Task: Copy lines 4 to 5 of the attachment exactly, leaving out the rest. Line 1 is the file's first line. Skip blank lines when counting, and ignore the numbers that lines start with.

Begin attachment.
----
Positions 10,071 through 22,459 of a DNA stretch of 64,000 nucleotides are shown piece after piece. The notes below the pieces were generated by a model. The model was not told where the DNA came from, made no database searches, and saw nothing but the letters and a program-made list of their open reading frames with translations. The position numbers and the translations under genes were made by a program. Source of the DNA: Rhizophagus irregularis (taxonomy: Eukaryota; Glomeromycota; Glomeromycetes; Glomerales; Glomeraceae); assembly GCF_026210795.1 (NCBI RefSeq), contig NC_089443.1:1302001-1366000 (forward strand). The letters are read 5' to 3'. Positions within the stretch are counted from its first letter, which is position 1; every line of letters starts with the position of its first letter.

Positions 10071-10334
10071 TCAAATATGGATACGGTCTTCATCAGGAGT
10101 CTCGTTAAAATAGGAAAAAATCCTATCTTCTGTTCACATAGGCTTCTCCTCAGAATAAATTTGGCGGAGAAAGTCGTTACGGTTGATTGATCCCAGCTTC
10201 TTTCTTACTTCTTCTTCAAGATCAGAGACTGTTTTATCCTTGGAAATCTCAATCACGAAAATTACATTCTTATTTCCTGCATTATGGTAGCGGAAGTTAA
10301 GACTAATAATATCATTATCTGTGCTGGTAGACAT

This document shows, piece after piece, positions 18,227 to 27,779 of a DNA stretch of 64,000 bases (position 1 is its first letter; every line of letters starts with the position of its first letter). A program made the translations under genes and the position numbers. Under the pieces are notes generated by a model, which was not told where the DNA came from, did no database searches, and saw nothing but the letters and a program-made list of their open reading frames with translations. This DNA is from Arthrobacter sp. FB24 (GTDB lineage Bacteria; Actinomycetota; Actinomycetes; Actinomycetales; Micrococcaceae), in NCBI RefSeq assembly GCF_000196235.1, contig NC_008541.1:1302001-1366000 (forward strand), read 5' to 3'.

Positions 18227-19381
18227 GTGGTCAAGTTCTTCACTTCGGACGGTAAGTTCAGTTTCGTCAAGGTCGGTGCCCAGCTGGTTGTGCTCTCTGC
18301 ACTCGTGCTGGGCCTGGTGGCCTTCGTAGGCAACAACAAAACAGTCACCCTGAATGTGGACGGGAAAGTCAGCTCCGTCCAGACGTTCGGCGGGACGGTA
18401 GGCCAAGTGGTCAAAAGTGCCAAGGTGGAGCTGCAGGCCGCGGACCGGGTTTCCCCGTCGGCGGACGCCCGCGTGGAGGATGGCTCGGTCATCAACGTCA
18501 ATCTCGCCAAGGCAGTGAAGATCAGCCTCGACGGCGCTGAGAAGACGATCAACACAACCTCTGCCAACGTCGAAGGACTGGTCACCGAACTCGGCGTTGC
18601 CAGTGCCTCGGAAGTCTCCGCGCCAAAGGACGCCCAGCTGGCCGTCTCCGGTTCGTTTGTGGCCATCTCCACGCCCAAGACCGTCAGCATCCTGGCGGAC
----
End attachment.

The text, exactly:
10101 CTCGTTAAAATAGGAAAAAATCCTATCTTCTGTTCACATAGGCTTCTCCTCAGAATAAATTTGGCGGAGAAAGTCGTTACGGTTGATTGATCCCAGCTTC
10201 TTTCTTACTTCTTCTTCAAGATCAGAGACTGTTTTATCCTTGGAAATCTCAATCACGAAAATTACATTCTTATTTCCTGCATTATGGTAGCGGAAGTTAA